When broadcasters go to Congress again and argue that they need more in carriage fees to fund expanding news operations, they might have some new ammunition. The latest RTDNA/Hofstra University survey on employment in the local TV news business found that 2011 had the highest number of full-time employees since 2000 and second-highest ever.
In 2011, the research found that 1,131 jobs were created as the number of full-time employees reached 27,653, a 4.3% increase. In addition, the average station added 1.5 additional employees last year and hired 5.4 replacements.
Last year, there were 725 stations producing local news where the newscasts ran on their stations, and a total of an additional 242 others.
A recent Congressional hearing that touched on the impact of retransmission consent payments between cable/satellite/telco TV operators had some representatives interested in ensuring that any policy change allows for robust local news.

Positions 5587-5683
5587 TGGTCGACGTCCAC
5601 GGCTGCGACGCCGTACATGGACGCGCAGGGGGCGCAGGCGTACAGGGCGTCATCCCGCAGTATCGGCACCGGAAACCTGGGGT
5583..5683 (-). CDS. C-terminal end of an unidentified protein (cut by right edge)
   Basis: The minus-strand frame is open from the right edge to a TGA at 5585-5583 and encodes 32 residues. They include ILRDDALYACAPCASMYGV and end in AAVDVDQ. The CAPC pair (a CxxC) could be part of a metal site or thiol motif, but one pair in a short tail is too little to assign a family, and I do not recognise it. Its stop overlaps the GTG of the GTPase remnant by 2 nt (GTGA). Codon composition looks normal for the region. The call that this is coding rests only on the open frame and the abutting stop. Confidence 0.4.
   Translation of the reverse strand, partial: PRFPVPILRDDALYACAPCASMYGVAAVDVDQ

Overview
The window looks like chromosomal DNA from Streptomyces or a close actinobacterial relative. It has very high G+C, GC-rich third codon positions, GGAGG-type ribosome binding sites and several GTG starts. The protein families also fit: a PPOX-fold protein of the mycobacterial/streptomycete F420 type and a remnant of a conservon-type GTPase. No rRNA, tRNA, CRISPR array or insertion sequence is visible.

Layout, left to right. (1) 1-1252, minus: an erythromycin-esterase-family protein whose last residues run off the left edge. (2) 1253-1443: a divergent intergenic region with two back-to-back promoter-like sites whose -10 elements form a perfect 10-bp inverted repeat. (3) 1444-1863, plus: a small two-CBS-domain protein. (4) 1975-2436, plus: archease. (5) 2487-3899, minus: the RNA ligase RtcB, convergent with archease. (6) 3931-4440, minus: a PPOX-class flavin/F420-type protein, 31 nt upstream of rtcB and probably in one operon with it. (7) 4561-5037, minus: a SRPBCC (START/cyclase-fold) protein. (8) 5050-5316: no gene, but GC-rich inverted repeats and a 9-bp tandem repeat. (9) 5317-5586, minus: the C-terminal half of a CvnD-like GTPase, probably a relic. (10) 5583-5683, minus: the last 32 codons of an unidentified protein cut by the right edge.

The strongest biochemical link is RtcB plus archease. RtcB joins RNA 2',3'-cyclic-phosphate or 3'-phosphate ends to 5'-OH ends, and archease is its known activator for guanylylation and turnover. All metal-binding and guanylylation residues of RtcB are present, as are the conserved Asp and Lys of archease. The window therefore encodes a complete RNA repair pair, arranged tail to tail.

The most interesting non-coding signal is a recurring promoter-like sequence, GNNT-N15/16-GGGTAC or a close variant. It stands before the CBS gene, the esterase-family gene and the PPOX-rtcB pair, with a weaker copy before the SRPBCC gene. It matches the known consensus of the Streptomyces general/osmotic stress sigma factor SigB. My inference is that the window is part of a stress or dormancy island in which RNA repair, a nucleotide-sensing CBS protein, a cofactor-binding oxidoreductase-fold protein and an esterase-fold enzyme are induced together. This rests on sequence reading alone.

The RTNDA (Radio Television Digital News Association)/Hofstra study found that reporters, producers and photographers were the three leading areas for replacement employees. Producers, reporters and the Internet were the three leading areas for new hires.
For stations in the top-25 markets, the average newsroom full-time staff was 67.7. The most any station had was 240.
In the median number, there was a drop in markets 26 to 50, but major growth in the top 25 and significant increases in markets 51 and up.
The researchers compared the employment growth to a continued decline in the newspaper business, citing data from the American Society of News Editors showing that newsroom employment is at the lowest rate in 35 years. The high point was 1990.
The research was conducted in the fourth quarter of 2011, with responses from 1,238 stations, or 71.4%.